MIAMI, Fla. - While music aficionados, celebrity-watchers and just plain partiers on Miami Beach chatted blithely in the sun about the MTV Latin America Video Music Awards being held here, other devotees of things south of the border came together downtown for a more sobering reunion. "This is probably the nastiest, worst time in the market that any of us remember," said LatinFinance editor John Barham during his opening address to Euromoney's Securitization in Latin America Summit.
With Argentina shut down and only a few deals squeezing through Brazil's border, other participants echoed that sentiment. "Everyone's appetite right now is minimal for Brazil and Argentina," said Bear Stearns Senior Managing Director Jonathan Lieberman, referring not only to investors but to the insurers and multilateral institutions that add enhancements as well. "We're out of capacity in Brazil and we're not looking at anything in Argentina," said Diana Adams, managing director of Ambac Assurance Corporation.
There has been somewhere in the area of $40 billion to date in emerging market cross-border securitizations, since the cross-border structured finance market came to life 15 years ago. Sources said there are enough assets in this sector to have between $70 billion and $80 billion per year. The severe volatility surrounding the Brazilian elections has soured investors on much of the region over the past several months.
For sovereign borrowers, "spreads are even higher than in the tequila [crisis]," noted Michael Lucente, director of the structured finance team at Merrill Lynch. "There is no access for the biggest issuers right now."
But the gloom hasn't contaminated the entire arena of structured finance, even in Argentina. A number of participants focused on those structures that have best weathered the Argentine debacle, the Brazilian crisis, and their combined regional impact.
As the looming performance of Colombia's perennially leather-clad pop star Shakira held the beach folk in thrall, it was the ongoing performance of future flow deals that captured the more serious attention of conference participants. "They've been performing well in Argentina and that's the greatest test," said Violet Osterberg, managing director at Pacific Life Insurance Company. Osterberg handles a $1.9 billion portfolio of private and 144A paper, with about $400 million in Latin American debt.
Ambac's Adams sees advantages to future flows as well, as long as they not only limit interference from the originator, sovereign or other party, but also diminish the incentives to do so. "The pain should be more than the gain for any sovereigns or originators to intervene," she said. Inside the asset class, credit card deals tend to be resilient when backed by primary banks that are unlikely to be allowed to fail in a country. They are countercyclical as well, since tourism will pick up in a country in times of a depreciating currency. "We are willing to finance credit card receivable deals," said Pacific Life's Osterberg. Terrorism, though, is a factor that can't be entirely discounted. "It remains to be seen how they'll hold up to the some of the stresses today," Adams said.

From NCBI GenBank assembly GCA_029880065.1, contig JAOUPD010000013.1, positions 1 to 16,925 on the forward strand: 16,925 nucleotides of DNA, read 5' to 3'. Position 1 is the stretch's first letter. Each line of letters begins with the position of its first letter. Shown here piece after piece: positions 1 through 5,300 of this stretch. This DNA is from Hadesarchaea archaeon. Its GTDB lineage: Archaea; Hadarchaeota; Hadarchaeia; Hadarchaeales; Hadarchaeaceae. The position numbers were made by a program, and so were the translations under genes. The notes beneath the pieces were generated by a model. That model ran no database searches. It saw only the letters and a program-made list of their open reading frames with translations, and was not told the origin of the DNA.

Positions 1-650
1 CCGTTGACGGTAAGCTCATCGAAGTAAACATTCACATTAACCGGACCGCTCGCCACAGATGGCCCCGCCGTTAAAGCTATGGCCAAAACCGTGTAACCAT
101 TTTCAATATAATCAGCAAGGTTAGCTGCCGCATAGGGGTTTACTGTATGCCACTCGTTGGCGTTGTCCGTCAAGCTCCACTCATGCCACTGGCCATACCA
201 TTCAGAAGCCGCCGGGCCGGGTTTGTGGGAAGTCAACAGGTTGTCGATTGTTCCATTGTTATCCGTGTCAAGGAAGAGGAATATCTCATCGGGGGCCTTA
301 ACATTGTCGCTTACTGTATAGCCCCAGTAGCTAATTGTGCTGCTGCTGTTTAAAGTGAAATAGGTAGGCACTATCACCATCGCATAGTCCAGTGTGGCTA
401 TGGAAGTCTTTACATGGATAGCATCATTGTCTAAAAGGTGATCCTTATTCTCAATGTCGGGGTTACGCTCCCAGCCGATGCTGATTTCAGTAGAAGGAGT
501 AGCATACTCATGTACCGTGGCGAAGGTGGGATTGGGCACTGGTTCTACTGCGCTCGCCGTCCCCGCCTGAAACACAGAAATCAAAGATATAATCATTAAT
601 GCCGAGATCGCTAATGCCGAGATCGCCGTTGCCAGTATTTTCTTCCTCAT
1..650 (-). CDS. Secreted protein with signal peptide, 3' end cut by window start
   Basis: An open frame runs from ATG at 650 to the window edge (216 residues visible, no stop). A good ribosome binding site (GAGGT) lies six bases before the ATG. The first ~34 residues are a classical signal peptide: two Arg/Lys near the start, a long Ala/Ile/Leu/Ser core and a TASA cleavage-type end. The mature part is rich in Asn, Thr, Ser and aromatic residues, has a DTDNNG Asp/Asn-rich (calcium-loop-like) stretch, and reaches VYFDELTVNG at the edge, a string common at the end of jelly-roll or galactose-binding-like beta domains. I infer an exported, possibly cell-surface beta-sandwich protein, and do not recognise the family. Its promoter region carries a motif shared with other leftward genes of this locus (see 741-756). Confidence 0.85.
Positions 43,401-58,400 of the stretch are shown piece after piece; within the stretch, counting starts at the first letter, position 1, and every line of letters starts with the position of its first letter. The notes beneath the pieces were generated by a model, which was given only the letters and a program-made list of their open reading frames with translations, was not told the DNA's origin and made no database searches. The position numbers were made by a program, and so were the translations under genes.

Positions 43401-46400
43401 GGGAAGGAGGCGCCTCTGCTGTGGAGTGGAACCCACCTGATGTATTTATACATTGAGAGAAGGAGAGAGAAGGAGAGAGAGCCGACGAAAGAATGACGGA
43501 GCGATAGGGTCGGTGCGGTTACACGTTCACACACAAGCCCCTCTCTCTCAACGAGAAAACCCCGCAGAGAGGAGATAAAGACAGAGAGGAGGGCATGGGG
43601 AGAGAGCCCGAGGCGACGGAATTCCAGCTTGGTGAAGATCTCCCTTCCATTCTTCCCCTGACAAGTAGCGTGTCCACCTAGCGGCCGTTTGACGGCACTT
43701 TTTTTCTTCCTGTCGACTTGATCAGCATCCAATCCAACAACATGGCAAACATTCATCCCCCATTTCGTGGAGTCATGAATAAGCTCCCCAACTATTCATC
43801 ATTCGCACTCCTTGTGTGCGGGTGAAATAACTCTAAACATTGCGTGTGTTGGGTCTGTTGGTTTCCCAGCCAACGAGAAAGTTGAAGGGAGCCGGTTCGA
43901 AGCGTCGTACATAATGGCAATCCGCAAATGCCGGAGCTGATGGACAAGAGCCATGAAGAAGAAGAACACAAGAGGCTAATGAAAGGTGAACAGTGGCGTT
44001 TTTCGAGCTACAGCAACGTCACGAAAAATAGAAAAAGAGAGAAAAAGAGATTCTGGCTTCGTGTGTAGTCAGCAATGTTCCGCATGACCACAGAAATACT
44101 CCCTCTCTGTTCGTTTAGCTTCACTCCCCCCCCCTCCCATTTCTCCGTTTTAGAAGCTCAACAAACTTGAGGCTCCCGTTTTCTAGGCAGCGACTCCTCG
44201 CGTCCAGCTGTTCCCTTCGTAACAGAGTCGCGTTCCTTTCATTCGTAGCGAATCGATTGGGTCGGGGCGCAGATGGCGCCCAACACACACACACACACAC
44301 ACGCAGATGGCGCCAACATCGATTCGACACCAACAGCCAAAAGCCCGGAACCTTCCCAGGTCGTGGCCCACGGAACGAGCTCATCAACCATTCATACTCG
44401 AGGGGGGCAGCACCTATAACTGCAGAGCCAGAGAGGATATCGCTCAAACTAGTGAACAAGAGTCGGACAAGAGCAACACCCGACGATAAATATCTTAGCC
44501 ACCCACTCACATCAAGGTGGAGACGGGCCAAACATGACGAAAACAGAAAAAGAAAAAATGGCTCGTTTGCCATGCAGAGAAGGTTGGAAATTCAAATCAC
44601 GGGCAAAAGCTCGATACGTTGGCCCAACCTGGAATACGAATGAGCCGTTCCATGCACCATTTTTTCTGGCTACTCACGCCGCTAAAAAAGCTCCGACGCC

On the export-secured front, one of the success stories has been the YPF deals, repeatedly cited at the conference as examples of transactions that have worked (see ASR 9/16, p. 23). In addition to pulling in dollar flows, the reserve and collection accounts for those deals are outside the country - a key to their survival. Participants agreed that the preferable domicile for those accounts is the U.S. What is more, parent company Repsol has actually added further backing to at least one YPF deal. "It's stronger than ever," Adams said.
Jaime Rivera, chief operating officer at Panama-based trade finance bank Banco Latinoamericano de Exportaciones (Bladex), offered the most distilled regional lesson gleaned from the Argentine debacle: "You want to get [the assets] as far from the sovereign as possible."
Another important element of receivable deals is a broad base. According to Osterberg, one Mexican steel credit her company holds went through a messy restructuring largely because its deal was backed by receivables from one off-taker. A peer credit out of Brazil has performed well, bolstered by that fact that its backing base is diversified.
While the rare deal that has survived Argentina's black hole rightly won praise, participants did not mince words in discussing the country's problems and the difficulties that lay ahead. "There might be deals structured outside the reach of the sovereign [in Argentina]," said Bladex's Rivera. But, he added, they will likely go to local investors. "I don't think any structure would be palatable to [foreign] investors at the moment," Rivera said.
A buzz continues about potential export-backed deals out of Argentina, but nothing concrete formed during the first day of the summit. So far this year, the only deals that have seen the light of day are tiny local transactions, mostly designed for banks to get liabilities off their balance sheet, such as HSBC s Ps35 million CLO (see ASR 10/14 p. 16). "You may see the odd deal every now and then," said Merrill's Lucente. "Companies need credit and there are pockets of liquidity, so they find each other." Beyond that, however, no one saw activity coming out of Argentina in the foreseeable future.
For its part, Brazil may be down, but it's not out, as evidenced by the MT 100s that have crossed the border over the past few months. They're not quite as sexy as Shakira, but for now they'll have to do.